Valley’s End practises a form of charity which is certainly not cold, and only stone-cold-sober when the Methodists arrange it. Before we came here I used to think of charity in the bleak terms of a Dickens novel, or worse, as described by Albert Camus in 'The Fall’, when he said “too many people have decided to do without generosity in order to practise charity”. Charity in Valley’s End is Fun; harmless Fun (note the capital F), the sort that does nobody any damage except that too much Fun might cause reputations to get shredded temporarily. Sometimes it’s worthy, sometimes it’s earnest, sometimes somebody wags a moralistic finger in your face, but basically, when people get together in the name of a good cause, they always remember that laughter, a glass of wine, a bit of jollity, produce a bigger haul of pennies in the tin than a straight demand for cash.
The Spanish class, which is taught by Jay,
a former teacher living in the village,
decided to make up for their
so far only middling success in learning the
language by exposing their not inconsiderable
thespian and musical talents, not to mention chutzpah, to a large assembly in the Church Hall.
The money raised was to go towards badly
needed structural repairs for St George’s Church.
My table did its very best to make a real
difference by buying as many bottles of wine as
five of us could safely drink in two-and-a-half hours of entertainment, without ending up under it.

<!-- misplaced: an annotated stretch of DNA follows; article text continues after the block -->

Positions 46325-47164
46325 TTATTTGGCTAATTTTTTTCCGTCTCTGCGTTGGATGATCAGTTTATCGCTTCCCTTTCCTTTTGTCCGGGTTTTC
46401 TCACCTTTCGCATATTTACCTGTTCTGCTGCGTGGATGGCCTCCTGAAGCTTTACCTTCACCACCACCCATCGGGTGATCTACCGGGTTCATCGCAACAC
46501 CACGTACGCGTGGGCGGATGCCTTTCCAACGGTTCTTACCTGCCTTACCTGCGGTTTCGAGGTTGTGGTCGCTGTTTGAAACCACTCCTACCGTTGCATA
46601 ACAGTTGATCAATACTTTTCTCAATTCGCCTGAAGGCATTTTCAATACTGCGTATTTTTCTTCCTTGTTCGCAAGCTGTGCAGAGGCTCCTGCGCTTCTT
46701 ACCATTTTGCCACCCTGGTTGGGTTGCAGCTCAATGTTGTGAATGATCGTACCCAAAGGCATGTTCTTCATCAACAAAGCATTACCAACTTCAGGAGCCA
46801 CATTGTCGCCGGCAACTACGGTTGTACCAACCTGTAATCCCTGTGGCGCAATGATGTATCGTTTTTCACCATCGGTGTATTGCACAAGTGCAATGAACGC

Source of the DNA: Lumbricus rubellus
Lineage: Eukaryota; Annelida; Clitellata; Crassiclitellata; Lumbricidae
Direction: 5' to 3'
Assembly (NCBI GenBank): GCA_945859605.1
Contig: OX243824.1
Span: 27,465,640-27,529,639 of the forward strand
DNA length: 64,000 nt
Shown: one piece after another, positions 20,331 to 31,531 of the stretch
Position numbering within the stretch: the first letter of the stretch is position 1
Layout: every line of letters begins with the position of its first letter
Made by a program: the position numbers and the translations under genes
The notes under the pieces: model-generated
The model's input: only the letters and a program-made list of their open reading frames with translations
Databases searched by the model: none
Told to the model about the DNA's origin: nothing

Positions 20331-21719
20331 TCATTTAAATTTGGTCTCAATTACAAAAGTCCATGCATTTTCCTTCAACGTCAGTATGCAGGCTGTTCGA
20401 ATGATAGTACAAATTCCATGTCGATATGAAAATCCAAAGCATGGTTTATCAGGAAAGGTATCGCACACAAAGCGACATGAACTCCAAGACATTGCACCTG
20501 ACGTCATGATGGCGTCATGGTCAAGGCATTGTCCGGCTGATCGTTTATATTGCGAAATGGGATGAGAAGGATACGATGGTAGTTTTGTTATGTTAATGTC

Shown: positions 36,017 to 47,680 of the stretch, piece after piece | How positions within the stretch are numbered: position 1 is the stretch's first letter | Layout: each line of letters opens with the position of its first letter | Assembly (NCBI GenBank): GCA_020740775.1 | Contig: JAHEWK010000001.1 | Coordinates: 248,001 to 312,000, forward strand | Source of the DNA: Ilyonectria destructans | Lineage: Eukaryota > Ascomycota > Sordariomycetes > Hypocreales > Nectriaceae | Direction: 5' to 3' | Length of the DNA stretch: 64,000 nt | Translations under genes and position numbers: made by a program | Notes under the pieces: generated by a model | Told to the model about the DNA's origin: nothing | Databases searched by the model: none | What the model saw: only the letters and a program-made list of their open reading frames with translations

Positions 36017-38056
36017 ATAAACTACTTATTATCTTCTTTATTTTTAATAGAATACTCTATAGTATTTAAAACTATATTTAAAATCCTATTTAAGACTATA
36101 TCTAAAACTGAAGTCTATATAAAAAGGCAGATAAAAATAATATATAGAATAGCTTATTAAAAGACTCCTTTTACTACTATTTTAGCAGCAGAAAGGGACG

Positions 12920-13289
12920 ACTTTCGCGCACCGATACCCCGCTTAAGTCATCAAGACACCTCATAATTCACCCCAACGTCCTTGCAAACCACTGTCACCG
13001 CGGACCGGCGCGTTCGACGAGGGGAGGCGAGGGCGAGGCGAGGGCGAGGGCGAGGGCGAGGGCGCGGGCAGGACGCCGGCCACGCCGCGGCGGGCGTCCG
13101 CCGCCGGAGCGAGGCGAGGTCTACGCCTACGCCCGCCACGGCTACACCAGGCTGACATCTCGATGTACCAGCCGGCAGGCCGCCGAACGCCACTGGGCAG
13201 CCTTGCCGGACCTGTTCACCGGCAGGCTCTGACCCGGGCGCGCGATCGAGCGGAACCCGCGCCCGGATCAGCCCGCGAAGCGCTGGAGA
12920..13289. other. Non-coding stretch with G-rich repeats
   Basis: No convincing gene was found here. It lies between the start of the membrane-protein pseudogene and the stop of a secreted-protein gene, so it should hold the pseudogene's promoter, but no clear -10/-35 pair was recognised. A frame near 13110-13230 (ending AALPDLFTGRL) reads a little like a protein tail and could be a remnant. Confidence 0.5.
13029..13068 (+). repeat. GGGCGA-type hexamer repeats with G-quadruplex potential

Hence the shredded reputation.
The evening kicked off with an initial
wine-tasting, half a glass each - a crafty
wheeze if ever there was one - plenty of tapas,
and Spanish songs.
Singing in a foreign language allows the singer
to gloss over mispronunciations and the more
enthusiastic the singing, the easier it gets.
Wine continued to play a major role throughout the
evening; considering that this was the Church Hall
the whole thing was quite disgraceful. I can’t think what
the vicar was doing allowing such levity as a Porron drinking competition. The participants were furnished with a large towel to drape over their shoulders in case of spillage, of which there was plenty. The winner was the one whose towel didn’t need wringing out at the end.
Ruth, ever the mainstay of any theatrical event in Valley’s
End, took over the role of Basil in the Spanish
version of Fawlty Towers, namely ‘Torres Basilianas’
which interrupted the singing, probably to stop the
audience getting wholly out of hand. By now we were all singing lustily, even those of us who speak not a word of Spanish.
I believe the grand total of £900 was raised.
That should stop a few bricks falling on the